8 Tips to Ensure Your Genealogy Lasts
Most of us have heard horror stories of people inheriting and tossing out valuable family history items. Amy Johnson Crow and Curt Witcher gave a presentation at RootsTech 2018 that focused on ways to prevent such tragedies. Crow shared a recent discussion she had on Twitter with a woman whose aunt threw out her grandfather’s old suitcase from Russia containing photos and a family tree. The tree had over 300 names on it! The aunt didn’t care about it, so out it went.
If you love family history and have spent time researching and collecting information, it’s important to consider what might happen to your work after you’re gone. Is anyone from the rising generation in your family interested in genealogy? If not, is there anything you can do to create interest in your genealogy work and increase the odds that it will be preserved? According to Witcher and Crow, the answer to this last question is yes!
The following are some tips you can follow to help ensure the preservation of your family history work.
Organize and Label
“Be wise and organize,” said Witcher and Crow. If a nongenealogist can’t look at the labeling of your files (physical or digital) and clearly understand what they’re looking at, it’s time to come up with better ways of organizing your information. Keep it clear and simple.
Find a Legacy Contact
Have you ever thought about how your loved ones will access your work when you’re gone? What they’ll need are your passwords—your computer password, your smartphone password, your social media account passwords, and your genealogy website passwords. Choose a trusted friend or family member as your legacy contact, or someone who can monitor and manage your digital accounts after you’ve passed away. Give them the passwords and a few details about your work to make sure they can access it and help preserve it should something happen to you.
Some sites such as Facebook and FamilyTreeDNA have built the option to include a legacy contact right into their system. Keep an eye out for other sites that will include this feature in the future, and take advantage of it.
Update Formatting and Methods
The way photos and data are stored is constantly changing and improving. In the last few decades we’ve gone from 3½-inch floppy disks to CDs and DVDs to computers that no longer have built-in drives to accommodate storage. Failing to keep up with change can easily result in significant family history losses. Floppy discs can become demagnetized, and CDs and DVDs can be damaged by sunlight and scratches. Do your best to keep your formatting and methods as up-to-date as possible.
Learn about Metadata
Are you familiar with metadata? It might be time to learn about what it is and how to use it. Witcher and Crow suggested thinking about metadata as a spice rack, a container, or a wrapper. Put quite simply, metadata is data about data. It’s information about what’s in a file or image. It helps organize information and makes it easier to find later. For more information about metadata, check out this blog post.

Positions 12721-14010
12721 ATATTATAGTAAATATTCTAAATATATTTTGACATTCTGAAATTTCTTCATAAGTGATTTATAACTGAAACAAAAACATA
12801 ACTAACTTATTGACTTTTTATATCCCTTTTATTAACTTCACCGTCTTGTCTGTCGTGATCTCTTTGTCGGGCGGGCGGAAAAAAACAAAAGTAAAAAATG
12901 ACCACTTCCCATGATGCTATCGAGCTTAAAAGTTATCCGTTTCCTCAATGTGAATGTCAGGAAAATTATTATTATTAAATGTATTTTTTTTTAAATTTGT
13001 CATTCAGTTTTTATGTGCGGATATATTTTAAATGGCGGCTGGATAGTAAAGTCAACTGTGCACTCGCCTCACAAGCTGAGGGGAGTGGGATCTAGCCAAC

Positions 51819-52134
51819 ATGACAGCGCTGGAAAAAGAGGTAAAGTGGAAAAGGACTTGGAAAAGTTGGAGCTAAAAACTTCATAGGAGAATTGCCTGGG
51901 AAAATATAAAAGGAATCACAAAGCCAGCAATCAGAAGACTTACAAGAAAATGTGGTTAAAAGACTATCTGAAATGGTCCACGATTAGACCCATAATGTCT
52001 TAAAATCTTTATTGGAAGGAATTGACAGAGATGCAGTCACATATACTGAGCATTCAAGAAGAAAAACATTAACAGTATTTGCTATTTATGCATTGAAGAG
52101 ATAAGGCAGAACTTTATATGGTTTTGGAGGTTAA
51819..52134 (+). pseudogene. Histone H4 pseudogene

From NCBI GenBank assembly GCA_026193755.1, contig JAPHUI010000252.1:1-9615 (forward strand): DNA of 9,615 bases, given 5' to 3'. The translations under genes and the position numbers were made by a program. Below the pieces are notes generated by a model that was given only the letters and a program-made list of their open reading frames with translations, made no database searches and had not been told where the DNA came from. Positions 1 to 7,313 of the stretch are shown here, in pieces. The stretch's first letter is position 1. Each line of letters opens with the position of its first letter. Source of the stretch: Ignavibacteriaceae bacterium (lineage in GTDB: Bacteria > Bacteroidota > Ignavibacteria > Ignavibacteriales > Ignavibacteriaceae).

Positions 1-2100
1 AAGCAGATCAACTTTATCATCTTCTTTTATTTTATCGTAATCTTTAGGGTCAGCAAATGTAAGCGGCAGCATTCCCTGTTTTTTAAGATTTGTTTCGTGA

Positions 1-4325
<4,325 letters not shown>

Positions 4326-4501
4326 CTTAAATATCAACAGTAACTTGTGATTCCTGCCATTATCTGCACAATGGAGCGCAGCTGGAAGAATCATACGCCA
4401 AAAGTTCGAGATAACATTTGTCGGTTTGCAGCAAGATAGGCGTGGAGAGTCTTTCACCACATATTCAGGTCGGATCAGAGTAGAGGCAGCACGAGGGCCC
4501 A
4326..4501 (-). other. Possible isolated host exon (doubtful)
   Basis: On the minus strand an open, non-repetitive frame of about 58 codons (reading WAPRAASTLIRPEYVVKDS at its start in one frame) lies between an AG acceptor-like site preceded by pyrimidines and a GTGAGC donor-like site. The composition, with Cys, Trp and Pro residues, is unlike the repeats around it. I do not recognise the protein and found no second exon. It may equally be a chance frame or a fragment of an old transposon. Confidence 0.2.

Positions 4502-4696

Can you take the family history you find and turn it into a story? According to Crow, writing is “not a trivial endeavor.” She jokingly called it a “four-letter word,” otherwise known as work. But she is a big proponent of writing and shared with attendees that “there are a lot of discoveries that we make in the writing process.”
However, don’t feel like you have to write a complete book-length family history. Crow expressed that “we are doing ourselves a disservice when we think so big.” Practice writing by taking one document you find interesting and writing about it in a way that anyone could understand. Don’t get discouraged if your immediate family, children, and grandchildren don’t seem to be interested in the story. Somewhere down the line you will have a descendant who will care about your work. “It is of consequence to save it for them,” said Crow.
Share Lots of Copies
One of the best ways to ensure that your genealogy work survives is to make copies and spread them around to family members and friends. Don’t wait to share! Write vignettes (short stories) you think they might be interested in, and pass them around at your next family reunion. Make an effort to include family history as part of your interactions with family members both near and far.
Talk to Libraries and Institutions
Some libraries and institutions welcome family history information if it’s connected to local history. It’s wise to find out. You may be able to donate copies of your collection or digital files to help preserve your genealogy.
Use the Three P’s: Pursue, Preserve, and Present
In the end, if you want all of your hard work to live on for generations, be deliberate and purposeful as you go. Try some of the above tips to ensure that your genealogy work is around for generations to come. Continue to pursue all the knowledge you can about your family, carefully preserve it throughout the process, and present it to family members, friends, and libraries or institutions.